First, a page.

1.6. Phrasal verbs.


These are sometimes referred to as ‘multi –part verbs’. They are defined as ‘verbs which change meaning when a preposition or adverb is added.’ Examples: ‘To look up at an aeroplane’, is not a phrasal verb because the meaning is ‘to look’ and the direction that you look is ‘up’. Neither is ‘to look into the bag’.  Compare these to the phrasal verbs in the following sentences: ‘He looked up the word in a thesaurus’, which means ‘to consult’; ‘The detective looked into the case of the missing diamond’, which means ‘to investigate’.


What students don’t realise is that many phrasal verbs have very strict limitations. Many are only usually used in imperative form. ‘Keep out!’ for example, is found on many signs and means ‘don’t enter’. It is seldom used like a normal verb. ‘He kept out of the building’, sounds unusual. ‘He didn’t enter the building’, sounds much more natural.


There are other important facts that should be considered. Does the preposition really change the meaning of the verb? Does it only change it a little? Does it completely change it?

Remember also that this is perhaps the most creative area of English. Native speakers sometimes make up (create) their own phrasal verbs by adding a preposition to an existing verb. This makes these verbs complicated for us too. English speakers often make mistakes by putting the wrong preposition on the end, so you shouldn’t worry too much.


The two most important things to consider when learning a new phrasal verb, are if it is transitive or intransitive (needs an object or not), and if it is separable or inseparable.

Obviously this is an area that needs a lot of work... and a teacher. The important thing is not only to learn them, but after to practice them with your teacher or friends, to see if you are using them correctly. Let’s get going. We’ll start with some easy ones!


‘Go over to the little counter against the wall.’ (intransitive/ inseparable.) to go in that direction. /Cross over to, etc.

‘Pick up one of the little pens, and one of the little betting slips.’ (transitive / separable) to take in hand. Some of the other meanings of ‘to pick up’ are ‘to learn without formal study’, ‘You’ll pick up Dutch in no time, if you marry Anja.’ ‘To have success in forming a romantic partnership’, ‘You only go to that club to try and pick up.’ ‘To improve’. ‘Business picked up after we fired that horrible receptionist.’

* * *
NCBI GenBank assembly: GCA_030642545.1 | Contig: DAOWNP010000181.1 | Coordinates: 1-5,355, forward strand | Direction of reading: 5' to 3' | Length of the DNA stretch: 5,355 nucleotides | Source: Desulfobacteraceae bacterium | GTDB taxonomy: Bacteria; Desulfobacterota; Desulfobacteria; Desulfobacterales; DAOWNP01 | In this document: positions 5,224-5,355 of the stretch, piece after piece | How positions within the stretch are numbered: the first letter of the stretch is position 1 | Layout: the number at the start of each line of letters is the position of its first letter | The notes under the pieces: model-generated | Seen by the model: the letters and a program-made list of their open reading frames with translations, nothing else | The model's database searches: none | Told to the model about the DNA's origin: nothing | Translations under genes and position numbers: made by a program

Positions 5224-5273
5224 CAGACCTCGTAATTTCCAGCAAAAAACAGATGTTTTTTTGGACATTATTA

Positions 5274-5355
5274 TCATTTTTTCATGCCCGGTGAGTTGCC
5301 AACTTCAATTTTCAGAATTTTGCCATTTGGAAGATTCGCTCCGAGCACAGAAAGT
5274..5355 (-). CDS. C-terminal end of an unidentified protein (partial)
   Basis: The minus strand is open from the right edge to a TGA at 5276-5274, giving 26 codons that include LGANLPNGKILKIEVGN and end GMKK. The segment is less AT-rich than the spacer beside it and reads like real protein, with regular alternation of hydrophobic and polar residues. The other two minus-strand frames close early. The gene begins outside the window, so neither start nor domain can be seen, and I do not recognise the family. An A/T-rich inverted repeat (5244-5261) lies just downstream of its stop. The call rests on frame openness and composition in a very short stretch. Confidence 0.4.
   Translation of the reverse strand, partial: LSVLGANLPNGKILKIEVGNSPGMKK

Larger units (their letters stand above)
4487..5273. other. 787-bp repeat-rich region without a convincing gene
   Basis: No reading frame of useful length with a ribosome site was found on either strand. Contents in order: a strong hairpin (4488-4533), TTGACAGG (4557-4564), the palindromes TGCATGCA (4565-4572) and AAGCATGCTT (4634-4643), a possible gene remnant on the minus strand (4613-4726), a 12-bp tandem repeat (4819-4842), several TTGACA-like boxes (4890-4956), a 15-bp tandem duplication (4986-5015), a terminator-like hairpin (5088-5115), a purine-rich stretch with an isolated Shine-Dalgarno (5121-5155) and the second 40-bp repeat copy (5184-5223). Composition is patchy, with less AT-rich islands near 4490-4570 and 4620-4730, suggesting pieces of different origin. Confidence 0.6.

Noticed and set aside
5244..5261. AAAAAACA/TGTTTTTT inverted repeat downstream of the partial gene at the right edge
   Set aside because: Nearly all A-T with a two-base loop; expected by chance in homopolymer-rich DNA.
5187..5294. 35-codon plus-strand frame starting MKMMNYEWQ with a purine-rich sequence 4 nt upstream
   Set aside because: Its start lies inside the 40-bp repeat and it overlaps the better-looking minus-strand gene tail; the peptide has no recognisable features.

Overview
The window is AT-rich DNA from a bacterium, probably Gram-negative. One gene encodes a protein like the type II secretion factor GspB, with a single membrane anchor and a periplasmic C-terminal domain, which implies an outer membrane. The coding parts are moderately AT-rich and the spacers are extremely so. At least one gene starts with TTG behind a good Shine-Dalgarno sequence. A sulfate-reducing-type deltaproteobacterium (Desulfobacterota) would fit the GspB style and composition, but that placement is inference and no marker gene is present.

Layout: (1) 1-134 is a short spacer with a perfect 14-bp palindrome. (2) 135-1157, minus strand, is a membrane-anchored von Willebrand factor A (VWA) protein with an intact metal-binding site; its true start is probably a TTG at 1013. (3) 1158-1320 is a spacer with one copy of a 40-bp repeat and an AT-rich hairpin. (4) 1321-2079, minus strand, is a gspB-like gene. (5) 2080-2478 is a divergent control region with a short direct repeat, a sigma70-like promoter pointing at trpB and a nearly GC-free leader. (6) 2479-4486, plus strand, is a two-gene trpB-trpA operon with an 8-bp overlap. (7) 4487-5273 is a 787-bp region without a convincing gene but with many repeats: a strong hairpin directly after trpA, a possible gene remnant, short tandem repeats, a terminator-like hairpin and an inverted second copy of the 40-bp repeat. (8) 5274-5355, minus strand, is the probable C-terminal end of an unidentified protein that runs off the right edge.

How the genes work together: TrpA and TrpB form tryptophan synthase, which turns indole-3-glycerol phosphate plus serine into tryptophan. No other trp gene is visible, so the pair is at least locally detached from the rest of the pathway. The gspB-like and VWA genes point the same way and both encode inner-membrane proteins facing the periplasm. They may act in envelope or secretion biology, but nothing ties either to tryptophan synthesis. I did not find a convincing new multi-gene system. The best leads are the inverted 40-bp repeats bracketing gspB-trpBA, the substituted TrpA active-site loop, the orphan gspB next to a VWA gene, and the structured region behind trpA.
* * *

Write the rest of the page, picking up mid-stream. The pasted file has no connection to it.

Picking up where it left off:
‘Now check out the newspapers.’ (transitive / separable) a colloquial phrasal verb meaning ‘to have a look at’, ‘to consult’ or ‘to investigate’

‘Find out which is the next race.’ (intransitive/ inseparable.) to obtain / to get knowledge about.

‘Pick out a horse.’ (transitive / separable) to choose / to select

‘Put down its name.’ (transitive / separable) to write / to make a note of. ‘To write down’ and ‘to note down’ are two more phrasal verbs whose particles change the meaning of the verb very little.

‘...we pick out the horse that has the most stupid name.’ (transitive / separable) to choose / to select

‘... head for the counter at the end of the room.’ (transitive / separable) to go in that direction /to cross over to / to go over to. ‘To make for’ is a synonym.

‘They’re off.’ to go / to begin / to leave / to start. You should note that ‘I’m off,’ simply means that ‘I’m going,’ or ‘I’m leaving.’

‘I think he’s going to pass by the others....’ (intransitive, separable) Often the preposition in phrasal verbs causes very little or no change in meaning. ‘To pass by’ means ‘to pass’ or ‘to overtake’. 

‘Yeah, he’s moving up through the field.’ (intransitive, inseparable) to make progress

‘He’s falling back.’ (intransitive, inseparable) to lose momentum/ground in a race.

‘He’s tripped up.’ (intransitive, separable) to fall over (no object needed.) ‘To trip over’ can be used with or without an object. ‘Don’t leave that shoe there someone will trip over (it).

‘The jockey has fallen off.’ (intransitive, inseparable) to fall. Not really a phrasal verb because it doesn’t change in meaning when the preposition is added. Always make a mental note of the opposite of prepositions of this type. With many phrasal verbs there is no logic to the prepositions, but  if it is simply a verb with an adverb or preposition, then it is much more logical. If you are in a tree, you would fall out of. If you are driving on the road, you would drive off. If you are on the bus you get off. Etc.

‘He’s going to end up last.’ (intransitive, inseparable) to finish / to have a final result as.

‘Oh, well....Let’s clear off.’ (intransitive, inseparable) Many phrasal verbs ending in ‘off’ are insults, or instructions for a person to leave. This is a particularly useful one as it is relatively inoffensive and means no more than ‘go away’. ‘This nightclub is terrible. Let’s clear off!’

‘I can’t afford to throw away any more money. (transitive, separable) ‘to waste’ ‘to use carelessly’. Note that this is the verb is most commonly used with ‘time’ (rather than ‘to lose’).


‘Let’s get over to the dole office.’ (transitive, inseparable) to go (colloq.)